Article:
The National Archives is another stop on their 'tour' and the NARA does offer an on-site student program on the use of primary documents. However, if that document program is not scheduled or available, take advantage of another great teaching moment for more discussion on research. (Actually, our Charters of Freedom, is the main reason to visit the NARA.)
I constantly need to reinforce that while the Internet may be a good place to start, one cannot rely solely upon it. But if they must use the internet, they need to find official and esoteric sites germane to their research, which document each source and reference. I let them know that I would only use a article in Wikipedia or Conservapedia, if I can double-check their research and deem it sound.
So, if I were a teacher, and I had assigned a research topic on the United States Capitol, I would expect my students to get their information from the official site. That would seem perfectly reasonable.
But what if the official site contains incorrect information? A casual researcher, such as an eighth grader, or even the teacher himself, would certainly not know this due to the perceived reputation of the AOC; accepting this information as fact. Who would question that which is showcased in one of the most important buildings in the world?
I'm often in a quandary (a recurring nightmare) as to how to deal with teachers who have proudly given me a book of reports on the sites, produced by the students, only to discover that 30% of the facts are incorrect. It's not really the fault of the students, it is the quality of the sources they have consulted. A lot of hard work has gone into these projects and the efforts should be acknowleged. But I'm never sure how to proceed when one of the students proudly gets up and reads his/her report and it is downright wrong! Keep in mind that there are over 40 students and a teacher that have been given to understand the reports are correct. Some of these same teachers have been under the assumption that these are correct facts and have perpetuated falsehoods to their classes for years!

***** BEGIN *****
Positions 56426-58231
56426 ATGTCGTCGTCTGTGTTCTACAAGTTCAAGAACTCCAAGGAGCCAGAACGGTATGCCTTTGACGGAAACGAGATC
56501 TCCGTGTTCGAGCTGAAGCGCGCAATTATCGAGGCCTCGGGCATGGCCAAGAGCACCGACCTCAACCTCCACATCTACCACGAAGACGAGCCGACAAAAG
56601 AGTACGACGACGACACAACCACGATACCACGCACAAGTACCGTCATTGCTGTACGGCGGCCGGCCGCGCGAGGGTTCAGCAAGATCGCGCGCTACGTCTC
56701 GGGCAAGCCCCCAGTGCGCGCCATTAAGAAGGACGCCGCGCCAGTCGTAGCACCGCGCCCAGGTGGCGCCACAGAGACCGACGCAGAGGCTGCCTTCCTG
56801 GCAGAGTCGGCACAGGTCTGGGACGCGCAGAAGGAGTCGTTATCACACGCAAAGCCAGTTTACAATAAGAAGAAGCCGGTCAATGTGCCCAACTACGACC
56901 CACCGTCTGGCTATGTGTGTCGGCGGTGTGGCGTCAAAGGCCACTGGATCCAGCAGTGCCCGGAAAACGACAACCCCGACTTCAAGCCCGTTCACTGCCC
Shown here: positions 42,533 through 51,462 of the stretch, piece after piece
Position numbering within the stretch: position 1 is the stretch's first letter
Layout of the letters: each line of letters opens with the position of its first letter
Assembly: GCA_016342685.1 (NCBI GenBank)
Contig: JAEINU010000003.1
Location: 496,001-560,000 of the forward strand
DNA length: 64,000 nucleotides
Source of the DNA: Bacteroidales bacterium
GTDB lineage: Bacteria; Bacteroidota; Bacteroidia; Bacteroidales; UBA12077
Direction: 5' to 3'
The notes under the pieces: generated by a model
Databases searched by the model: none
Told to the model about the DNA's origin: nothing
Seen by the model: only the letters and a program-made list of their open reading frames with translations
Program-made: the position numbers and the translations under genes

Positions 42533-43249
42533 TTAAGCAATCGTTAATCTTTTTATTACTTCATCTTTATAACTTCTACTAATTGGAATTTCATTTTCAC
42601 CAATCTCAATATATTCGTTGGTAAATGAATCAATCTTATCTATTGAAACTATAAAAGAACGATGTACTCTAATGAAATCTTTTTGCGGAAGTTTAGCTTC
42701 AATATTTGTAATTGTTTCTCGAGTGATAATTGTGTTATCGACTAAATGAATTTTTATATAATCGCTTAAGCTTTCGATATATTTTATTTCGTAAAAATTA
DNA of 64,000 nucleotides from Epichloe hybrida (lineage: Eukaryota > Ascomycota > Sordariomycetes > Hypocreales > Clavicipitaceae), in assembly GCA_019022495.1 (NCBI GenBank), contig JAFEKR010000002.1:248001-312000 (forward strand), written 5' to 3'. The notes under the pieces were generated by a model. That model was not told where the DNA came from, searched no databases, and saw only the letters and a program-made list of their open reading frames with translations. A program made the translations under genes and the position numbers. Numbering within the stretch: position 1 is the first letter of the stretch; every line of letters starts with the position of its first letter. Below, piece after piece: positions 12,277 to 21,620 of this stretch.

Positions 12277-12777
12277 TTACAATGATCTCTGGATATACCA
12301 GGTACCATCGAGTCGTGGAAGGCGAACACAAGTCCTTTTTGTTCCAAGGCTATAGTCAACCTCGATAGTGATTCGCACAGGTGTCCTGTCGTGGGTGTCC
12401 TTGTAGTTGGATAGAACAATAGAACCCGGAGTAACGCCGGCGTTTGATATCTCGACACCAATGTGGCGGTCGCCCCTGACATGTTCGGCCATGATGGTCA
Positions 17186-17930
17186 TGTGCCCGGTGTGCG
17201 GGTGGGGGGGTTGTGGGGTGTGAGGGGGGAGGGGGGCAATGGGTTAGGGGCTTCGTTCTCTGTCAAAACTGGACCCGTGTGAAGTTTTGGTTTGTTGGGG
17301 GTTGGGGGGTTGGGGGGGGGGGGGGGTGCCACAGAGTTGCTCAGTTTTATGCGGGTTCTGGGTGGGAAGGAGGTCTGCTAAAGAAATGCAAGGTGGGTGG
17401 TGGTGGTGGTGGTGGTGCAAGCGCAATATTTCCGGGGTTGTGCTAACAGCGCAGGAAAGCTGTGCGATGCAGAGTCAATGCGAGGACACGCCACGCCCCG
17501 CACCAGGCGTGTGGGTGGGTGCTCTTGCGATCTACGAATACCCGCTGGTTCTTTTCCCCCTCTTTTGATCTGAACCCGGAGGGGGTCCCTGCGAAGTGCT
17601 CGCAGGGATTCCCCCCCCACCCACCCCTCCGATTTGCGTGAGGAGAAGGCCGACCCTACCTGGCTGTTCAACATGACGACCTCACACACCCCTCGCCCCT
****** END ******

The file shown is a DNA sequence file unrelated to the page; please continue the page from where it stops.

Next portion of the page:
But I'm stubborn, I have to get it right! (Blame it on my bulldog high school teacher, Dr. Meade!)
So enter the iconoclastic tour guide. who lives in Alexandria, VA, with the same last name as the minister at St. John's, and who has guided groups through the US Capitol, St. John's Church, Henricus, and Jamestown for a quarter of a century, and naturally, I'm the one being doubted by my teachers!
In turn, I'm trying to figure out how the US Capitol got it wrong! Where did they get this incorrect information?
And here's the answer, which can be found at the Chapman website I provided earlier:
On 28 February 1837 the Select Committee chose John Vanderlyn, Robert Weir, Henry Inman, and John G. Chapman to paint scenes from American history (for the rotunda). According to his contract, Chapman received $10,000 in four payments. The finished painting, The Baptism of Pocahontas, was unveiled on 30 November 1840 and was accompanied by a pamphlet explaining the artist's approach to the subject and a brief history of Pocahontas and the Jamestown colony.
Aha! They relied on a Victorian-era artist for the history and have never bothered to review it for accuracy! As you know, Victorian artists were notoriously 'romantic' and put interesting 'spins' on their subjects for 'art's sake' and for their patrons. Art historians are always having to explain and rationalize incongruities, additions, and anachronisms in historic or genre paintings. And how is it that in the 167 years this painting has hung in the Capitol Rotunda, viewed by millions, no one caught the mistake? (There are other disturbing features concerning this painting, but I have written them off to, 'artistic license'. By the way, the so-called Nantequaus has six toes on one of his feet! And upon reflection, the AOC may have indeed, reviewed their information changing, 'Indian' to 'Native American', which was a term not in general use in the 1830's-1840's, to make it more PC! Their concern clearly was not about accuracy.)
However, there is not only an error about Jamestown, but the discrepancy concerning the correct way to spell the 'Anglican minister's' name. I had to consider where I should start, and I thought it should be at the church in which she was baptized.